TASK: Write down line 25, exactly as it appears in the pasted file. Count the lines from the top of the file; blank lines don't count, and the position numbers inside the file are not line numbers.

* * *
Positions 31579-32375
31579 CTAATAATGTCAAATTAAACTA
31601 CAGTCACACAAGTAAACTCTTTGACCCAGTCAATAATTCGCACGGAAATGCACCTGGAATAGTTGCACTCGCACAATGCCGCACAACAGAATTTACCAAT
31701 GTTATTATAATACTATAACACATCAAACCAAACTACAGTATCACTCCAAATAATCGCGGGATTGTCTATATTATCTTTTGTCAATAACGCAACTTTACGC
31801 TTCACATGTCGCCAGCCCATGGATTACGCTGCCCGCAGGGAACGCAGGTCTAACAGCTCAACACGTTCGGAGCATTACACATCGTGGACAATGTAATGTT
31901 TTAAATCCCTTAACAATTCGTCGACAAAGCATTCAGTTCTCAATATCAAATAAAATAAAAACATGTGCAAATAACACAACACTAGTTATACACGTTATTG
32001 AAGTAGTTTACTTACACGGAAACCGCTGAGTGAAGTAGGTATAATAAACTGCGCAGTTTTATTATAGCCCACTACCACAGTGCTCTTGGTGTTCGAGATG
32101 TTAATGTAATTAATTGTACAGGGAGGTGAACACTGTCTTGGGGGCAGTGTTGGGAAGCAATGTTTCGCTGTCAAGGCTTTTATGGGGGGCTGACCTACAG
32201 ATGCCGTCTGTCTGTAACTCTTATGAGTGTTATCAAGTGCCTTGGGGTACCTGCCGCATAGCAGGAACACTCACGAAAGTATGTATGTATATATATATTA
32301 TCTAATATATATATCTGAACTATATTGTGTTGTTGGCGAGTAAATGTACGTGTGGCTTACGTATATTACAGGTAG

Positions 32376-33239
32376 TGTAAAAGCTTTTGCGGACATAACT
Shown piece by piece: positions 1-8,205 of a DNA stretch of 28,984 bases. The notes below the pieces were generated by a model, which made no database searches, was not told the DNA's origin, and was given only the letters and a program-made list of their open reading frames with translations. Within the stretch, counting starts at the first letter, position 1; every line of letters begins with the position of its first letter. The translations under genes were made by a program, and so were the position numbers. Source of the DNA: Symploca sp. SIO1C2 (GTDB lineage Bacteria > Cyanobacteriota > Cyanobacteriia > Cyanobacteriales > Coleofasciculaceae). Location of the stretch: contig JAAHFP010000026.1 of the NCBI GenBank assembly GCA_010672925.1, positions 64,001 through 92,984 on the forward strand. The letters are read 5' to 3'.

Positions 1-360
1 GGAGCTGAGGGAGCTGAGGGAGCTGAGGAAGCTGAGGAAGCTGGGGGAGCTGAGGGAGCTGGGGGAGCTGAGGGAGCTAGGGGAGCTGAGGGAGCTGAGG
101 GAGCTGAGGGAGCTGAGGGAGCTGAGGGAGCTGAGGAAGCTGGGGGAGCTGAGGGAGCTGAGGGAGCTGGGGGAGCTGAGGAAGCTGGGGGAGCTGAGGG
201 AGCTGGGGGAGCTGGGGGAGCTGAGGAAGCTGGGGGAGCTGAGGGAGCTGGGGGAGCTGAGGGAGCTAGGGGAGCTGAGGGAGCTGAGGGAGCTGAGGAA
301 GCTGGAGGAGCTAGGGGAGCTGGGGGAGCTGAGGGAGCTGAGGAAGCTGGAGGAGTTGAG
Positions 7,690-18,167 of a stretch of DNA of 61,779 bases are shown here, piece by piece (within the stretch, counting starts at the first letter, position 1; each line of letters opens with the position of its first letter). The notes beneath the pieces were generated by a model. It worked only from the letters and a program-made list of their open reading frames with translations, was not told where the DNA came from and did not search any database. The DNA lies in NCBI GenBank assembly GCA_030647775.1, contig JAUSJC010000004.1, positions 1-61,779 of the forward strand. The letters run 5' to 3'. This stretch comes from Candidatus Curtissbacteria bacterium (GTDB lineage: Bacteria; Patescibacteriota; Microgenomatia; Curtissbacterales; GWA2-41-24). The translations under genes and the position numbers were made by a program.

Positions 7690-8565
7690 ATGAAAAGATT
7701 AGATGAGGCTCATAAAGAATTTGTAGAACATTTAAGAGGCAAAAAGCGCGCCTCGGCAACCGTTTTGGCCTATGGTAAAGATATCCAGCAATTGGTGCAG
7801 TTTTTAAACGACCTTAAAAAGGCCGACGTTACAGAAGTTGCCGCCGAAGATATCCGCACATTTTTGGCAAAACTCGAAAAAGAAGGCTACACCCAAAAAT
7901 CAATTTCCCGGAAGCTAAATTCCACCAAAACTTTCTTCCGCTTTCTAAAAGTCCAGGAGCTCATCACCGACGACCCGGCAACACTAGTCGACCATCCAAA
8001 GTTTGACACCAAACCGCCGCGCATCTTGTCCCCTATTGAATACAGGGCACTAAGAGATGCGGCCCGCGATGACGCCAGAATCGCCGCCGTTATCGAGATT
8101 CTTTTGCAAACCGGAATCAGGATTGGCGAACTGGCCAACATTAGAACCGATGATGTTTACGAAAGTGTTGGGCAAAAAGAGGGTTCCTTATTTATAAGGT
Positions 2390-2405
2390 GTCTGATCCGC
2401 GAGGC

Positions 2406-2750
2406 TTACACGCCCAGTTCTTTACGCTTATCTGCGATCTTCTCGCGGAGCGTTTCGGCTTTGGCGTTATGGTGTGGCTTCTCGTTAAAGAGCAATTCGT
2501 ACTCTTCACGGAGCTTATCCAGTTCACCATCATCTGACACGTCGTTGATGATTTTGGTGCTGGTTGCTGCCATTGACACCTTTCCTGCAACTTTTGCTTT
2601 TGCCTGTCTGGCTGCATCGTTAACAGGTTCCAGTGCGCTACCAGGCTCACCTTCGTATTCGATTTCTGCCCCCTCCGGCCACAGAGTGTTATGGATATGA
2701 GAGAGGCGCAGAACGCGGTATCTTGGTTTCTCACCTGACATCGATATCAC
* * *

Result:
8001 GTTTGACACCAAACCGCCGCGCATCTTGTCCCCTATTGAATACAGGGCACTAAGAGATGCGGCCCGCGATGACGCCAGAATCGCCGCCGTTATCGAGATT